According to Buddhadasa, the ignorance of the Dhammic language is one of the chief causes of conflict. He further suggest that in every community there should be a human being (apostle or “a man of God who preaches the truth”) who can interpret religious scriptures according to the meaning of the language of Dhamma. Such true interpretations would help resolve the misunderstanding. Furthermore, such learned persons can also help the community members to attain their respective spiritual goals with better efficiency. He suggests that the apostle should not preach outdated scriptural literatures that cause confusion in the people. Rather he/she should guide the people according to their nature and understanding so that their spiritual goals could be attained easily.

Buddhadasa’s opinions about the scriptures seem efficient and objective. However, he fails to acknowledge the power of other descriptive events and rituals in the scriptures. In my view, these descriptive verses of the scriptures help create a background conducive to the effective practice. Moreover, such description, if understood analogically, would give a different meaning which can positively change the attitude of the individuals. Ignoring the treasured myths and stories contained in the scriptures would be costly affairs in future. Due to the change in perspective and perception, the traditional stories and myths or rituals are less explored and understood by our current human society, but they too carry meaning and knowledge which will be useful, if utilized creatively. As for example, the myths and rituals of the indigenous Mayas and Incas were understood as unimportant bogus by the colonizers in the American continent, therefore they were destroyed purposely. But when social issues got more complex and complicated beyond the understanding of the scientific human mind, then efforts were made to recollect the lost myths and rituals to address the social issues.

Until recent years, our medical science used to prescribe certain drugs for the treatment of a certain disease. But now our attitude to the disease has been changed to a great extent. Medical professionals do not only prescribe drugs, but also suggests some basic hygiene conditions, yoga or certain exercise, diet patters, environments, and other physical and psychological conditions as necessary requirements for the healing process. In this context, the descriptive events and myths contained in the religious scriptures can provide necessary environment for necessary practice. They can be a forceful element to transform our attitude from mechanistic approach to wholistic approach. But sadly, Buddhadasa did not recognize the conditioning functions of the descriptive events in the scriptures.

His approach to the types of language in the scriptures is practical. The same word or a verse in religious scripture will have multiple meanings in multiple perspectives. Of course, these verses contain two meanings—superficial meaning and deep meaning. If such scriptures are understood out of the context and intention, then it would offer common meaning, which would be radically different than the meaning derived from the context and intention of the scripture. It is like shifting paradigm[2]. This idea of multiple meaning of the scriptures is logical, rational and scientific, therefore, can be used to enrich the religious understanding.

About Paths to Emancipation

Buddhadasa suggests three paths to emancipation: the path of “pannadhika” with the wisdom-factor predominating; the path of “saddhadhika” with the saddha-factor (confidence, trust) predominating and the path of “viriyadhika” with the willpower-factor predominating. These paths are dominant in the Buddhist, Christian and Muslim religious traditions respectively. One may choose any one of these paths depending on one’s personality and nature for the attainment of his/her the spiritual goal. Buddhadasa claims that “each religion does have all the principles of truth (Dhamma) which man requires, such as trust (faith), will-power (energy) wisdom, loving-kindness (metta), generosity, selflessness, egolessness, etc”(13). But the emphasis is different in each religion. At this point Buddhadasa distinguishes the nature of the religions and suggests that all the religions of the world have the same fundamental purpose and origin; they differ only in terms of their manifestations. An individual is free to choose any particular religion in its truest sense according to his or her personal nature. This categorization of religions as paths of emancipation is close to the Hindus or Brahministic idea of tri marga. Hinduism suggests tri-marga (three paths)—janna marga( the path of knowledge); bhakti marga ( the path of devotion) and karma marga ( the path of work)—to attain moksa( salvation or emancipation).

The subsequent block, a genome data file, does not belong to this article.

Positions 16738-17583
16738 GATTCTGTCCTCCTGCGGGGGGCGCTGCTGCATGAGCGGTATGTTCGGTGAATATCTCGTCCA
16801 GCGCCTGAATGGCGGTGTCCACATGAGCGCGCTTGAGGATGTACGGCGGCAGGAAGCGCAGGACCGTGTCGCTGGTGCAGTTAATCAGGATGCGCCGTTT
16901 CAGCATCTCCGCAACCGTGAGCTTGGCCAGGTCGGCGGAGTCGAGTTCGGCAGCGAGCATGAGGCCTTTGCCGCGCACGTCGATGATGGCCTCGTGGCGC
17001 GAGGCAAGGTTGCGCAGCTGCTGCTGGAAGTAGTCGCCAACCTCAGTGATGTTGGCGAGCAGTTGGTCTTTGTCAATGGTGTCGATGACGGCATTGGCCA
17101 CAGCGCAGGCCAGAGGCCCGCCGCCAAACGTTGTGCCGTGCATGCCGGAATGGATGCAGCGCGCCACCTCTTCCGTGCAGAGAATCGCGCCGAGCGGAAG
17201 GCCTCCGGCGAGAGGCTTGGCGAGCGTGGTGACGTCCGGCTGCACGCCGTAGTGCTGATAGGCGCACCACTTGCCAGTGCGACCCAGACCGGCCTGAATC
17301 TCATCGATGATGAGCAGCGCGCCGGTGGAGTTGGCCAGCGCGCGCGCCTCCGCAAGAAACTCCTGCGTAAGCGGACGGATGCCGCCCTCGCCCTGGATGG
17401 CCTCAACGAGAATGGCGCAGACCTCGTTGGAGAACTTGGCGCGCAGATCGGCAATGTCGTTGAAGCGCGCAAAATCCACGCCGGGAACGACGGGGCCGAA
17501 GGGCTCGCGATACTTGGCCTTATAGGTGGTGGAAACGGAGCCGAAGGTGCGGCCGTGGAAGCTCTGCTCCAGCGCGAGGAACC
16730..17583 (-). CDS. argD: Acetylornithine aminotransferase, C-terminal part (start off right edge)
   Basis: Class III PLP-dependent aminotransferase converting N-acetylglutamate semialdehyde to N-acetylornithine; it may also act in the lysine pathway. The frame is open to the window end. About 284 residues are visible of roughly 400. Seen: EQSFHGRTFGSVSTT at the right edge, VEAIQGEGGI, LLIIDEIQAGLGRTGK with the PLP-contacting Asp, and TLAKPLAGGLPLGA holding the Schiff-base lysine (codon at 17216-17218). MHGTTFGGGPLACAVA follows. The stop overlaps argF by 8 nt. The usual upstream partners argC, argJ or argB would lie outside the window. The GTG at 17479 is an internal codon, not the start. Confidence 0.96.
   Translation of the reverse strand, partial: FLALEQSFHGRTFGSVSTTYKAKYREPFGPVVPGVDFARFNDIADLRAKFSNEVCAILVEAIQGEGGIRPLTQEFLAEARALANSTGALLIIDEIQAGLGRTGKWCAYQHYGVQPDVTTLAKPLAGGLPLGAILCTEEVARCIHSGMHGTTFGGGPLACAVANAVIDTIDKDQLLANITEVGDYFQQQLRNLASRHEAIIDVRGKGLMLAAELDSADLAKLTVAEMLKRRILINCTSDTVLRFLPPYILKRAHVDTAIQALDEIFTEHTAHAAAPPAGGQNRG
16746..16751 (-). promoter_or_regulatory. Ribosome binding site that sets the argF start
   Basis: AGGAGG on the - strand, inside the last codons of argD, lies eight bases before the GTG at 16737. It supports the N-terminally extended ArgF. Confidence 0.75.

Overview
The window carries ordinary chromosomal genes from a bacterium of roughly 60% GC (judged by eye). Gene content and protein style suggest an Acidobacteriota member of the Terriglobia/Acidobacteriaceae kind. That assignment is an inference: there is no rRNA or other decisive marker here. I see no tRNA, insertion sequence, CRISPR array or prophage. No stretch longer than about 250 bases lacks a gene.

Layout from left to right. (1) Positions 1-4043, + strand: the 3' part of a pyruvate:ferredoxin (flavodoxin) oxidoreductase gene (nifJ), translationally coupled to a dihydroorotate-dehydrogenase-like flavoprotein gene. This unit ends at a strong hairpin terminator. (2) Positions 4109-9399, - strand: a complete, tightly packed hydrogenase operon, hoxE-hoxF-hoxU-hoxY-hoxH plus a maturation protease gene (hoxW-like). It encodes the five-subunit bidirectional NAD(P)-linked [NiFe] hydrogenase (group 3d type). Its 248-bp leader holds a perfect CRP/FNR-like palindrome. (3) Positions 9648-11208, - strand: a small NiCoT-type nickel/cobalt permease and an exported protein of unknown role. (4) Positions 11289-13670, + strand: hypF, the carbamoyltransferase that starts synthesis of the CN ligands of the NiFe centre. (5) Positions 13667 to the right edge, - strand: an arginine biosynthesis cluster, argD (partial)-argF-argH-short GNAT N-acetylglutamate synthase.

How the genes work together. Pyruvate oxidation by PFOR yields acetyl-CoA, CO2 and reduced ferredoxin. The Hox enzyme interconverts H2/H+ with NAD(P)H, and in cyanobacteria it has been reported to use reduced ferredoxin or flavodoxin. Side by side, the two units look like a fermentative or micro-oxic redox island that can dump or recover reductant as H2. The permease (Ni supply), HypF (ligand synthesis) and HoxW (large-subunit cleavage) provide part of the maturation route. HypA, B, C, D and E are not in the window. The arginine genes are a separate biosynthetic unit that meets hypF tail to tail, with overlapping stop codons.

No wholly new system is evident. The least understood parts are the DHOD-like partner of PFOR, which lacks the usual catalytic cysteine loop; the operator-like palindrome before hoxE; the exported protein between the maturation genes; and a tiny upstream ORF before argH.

This is an over-simplification of the paths to emancipation. Many Christians will not accept Christianity as a mere faith dominating religion. And many Muslims will not accept this religion as a will-power dominating religion. In fact, each religion claims to offer the complete world view to its believers. Therefore limiting the transcendent quality of religion with abstract words would not be appreciated in these respective religions. Moreover, besides Christianity and Muslims, there are various other religions in the world, and probably some more religions will evolve in future. Buddhadasa does not offer any specific criteria to classify these numerous religious traditions under the three dominating factors.

In conclusion, Buddhadasa expresses his understanding of Christianity from a Buddhist perspective in this lecture series. In doing so, he compares and contrasts the components of these two religious traditions in a generalized way with his limited understanding of Christianity. However, he points towards the way where a mutual acceptance and appreciation of each others’ traditions can provide a base for effective interfaith dialogue. Through these dialogues, these two religious communities can not only enrich each other, but also can contribute meaningfully to the peaceful social relationship in our contemporary world. From this perspective, Christianity and Buddhism is a useful asset to anyone interested in interfaith dialogue and peacebuilding in our world full of religious diversities.

[1] Bhikkhu Buddhadasa Indapanno, Christianity and Buddhism, Sinclair Thompson Memorial Lecture, Fifth Series, Chiang Mai, Thailand 1967.

[2] Kuhn, Thomas (1970), The Structure of Scientific Revolutions, University of Chicago Press.

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  • March 23, 2010 7:17 pm